CVS’s Misleading Branding

I went to CVS yesterday to buy new toothpaste and some hair gel because I was running out. I’ve used Got2b (their site takes forever to load) for a while now because the “glued” line tends to hold up fairly well through out the day. I looked around for the hair products, saw the yellow bottles (which has changed shades of yellow over the past few months several different times…that’s a whole different marketing disaster in itself) and simply grabbed one. Unbeknownst to me I hadn’t grabbed Got2b at all, but rather the CVS brand “spiking glue”. It even says down at the bottom “Compare to Got2b Spiking Glue“. I of course responded to my discovery this morning with a “WTF is this?!” I’m not quick to diss the new gel without trying it, so I tried it but unfortunately it lacks the “stickiness” and thicker consistency that I’ve come to appreciate with the Got2be Spiking Glue. Now it’s a big deal, I bought the wrong crap and it sucks. I know it’s my fault because I didn’t look close enough – but is that what it’s come to?? Having to make sure this is the right stuff and not some cheap knock-off? Isn’t that why brands create brand-images? To help you say “Oh there’s my toothpaste!” because you recognize the box it comes in?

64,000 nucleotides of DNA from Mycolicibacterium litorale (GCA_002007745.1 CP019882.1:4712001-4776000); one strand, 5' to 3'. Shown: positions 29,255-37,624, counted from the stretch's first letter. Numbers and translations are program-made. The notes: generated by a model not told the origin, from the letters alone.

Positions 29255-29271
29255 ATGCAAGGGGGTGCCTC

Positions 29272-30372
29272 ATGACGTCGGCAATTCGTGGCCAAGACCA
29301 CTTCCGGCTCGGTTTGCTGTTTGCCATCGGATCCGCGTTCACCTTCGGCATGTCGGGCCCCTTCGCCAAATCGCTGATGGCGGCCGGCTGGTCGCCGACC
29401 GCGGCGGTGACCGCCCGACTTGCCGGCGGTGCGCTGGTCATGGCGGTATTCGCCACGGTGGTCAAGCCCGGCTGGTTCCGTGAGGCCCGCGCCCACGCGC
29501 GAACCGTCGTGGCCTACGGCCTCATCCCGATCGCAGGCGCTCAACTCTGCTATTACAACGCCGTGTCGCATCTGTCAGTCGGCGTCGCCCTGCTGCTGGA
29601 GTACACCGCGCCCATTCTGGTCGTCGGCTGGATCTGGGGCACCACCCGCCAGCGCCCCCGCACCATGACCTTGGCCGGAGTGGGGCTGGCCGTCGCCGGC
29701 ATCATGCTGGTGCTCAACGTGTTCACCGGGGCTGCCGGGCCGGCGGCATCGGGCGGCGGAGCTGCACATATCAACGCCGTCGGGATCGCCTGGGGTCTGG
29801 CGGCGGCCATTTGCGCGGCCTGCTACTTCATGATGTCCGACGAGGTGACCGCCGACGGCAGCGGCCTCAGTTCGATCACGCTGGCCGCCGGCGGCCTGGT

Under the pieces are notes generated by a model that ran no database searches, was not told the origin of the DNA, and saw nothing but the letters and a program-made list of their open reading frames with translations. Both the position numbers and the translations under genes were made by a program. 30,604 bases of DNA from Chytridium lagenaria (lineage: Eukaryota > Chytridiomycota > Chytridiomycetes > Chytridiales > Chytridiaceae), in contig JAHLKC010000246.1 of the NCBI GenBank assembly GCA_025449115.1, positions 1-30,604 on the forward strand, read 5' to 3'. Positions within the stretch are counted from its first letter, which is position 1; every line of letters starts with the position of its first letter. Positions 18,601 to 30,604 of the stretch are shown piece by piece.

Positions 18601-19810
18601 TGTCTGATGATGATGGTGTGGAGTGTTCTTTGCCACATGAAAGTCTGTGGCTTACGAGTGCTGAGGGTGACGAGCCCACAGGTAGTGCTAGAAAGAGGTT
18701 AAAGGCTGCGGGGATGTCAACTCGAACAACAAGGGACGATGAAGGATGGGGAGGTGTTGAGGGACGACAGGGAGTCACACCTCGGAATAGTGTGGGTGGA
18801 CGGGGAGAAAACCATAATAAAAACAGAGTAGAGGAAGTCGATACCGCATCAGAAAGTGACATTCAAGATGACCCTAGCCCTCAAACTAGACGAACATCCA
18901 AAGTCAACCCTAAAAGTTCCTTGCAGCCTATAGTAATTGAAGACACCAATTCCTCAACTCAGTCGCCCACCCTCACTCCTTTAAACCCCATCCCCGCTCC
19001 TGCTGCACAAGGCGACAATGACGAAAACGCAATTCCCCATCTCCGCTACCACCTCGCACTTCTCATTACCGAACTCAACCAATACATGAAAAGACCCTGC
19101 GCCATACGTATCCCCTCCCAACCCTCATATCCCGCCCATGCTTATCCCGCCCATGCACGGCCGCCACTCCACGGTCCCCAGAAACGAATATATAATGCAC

What’s the point of all of this? They look exactly the same minus a few differences!! This of course never bothered me with other products until I accidentally selected the wrong one (all the offbrand medicines etc.). I even use Wal-itin instead of Claritin because I can get 60 Wal-itin for the price of 5 Claritin and they work just as well. But the differences are so small that I couldn’t tell the difference until I got home.

Is Got2b getting some compensation from CVS for their marketing scheme? I know on Gas station perfumes is says “compare to such-and-such-perfume”. What’s the rule on copying someone elses work, marketing, and advertising and re-branding it? Is it ok as long as you give credit?

1 Comment(s)

  1. I think what’s going on there is that CVS is pushing the boundaries on trademark infringement just as far as they can. They do all sorts of sketchy things, like interstocking the “fakes” between two columns of whatever brand they are mimicking.

    Tim McCormack | Mar 13, 2012 | Reply

Post a Comment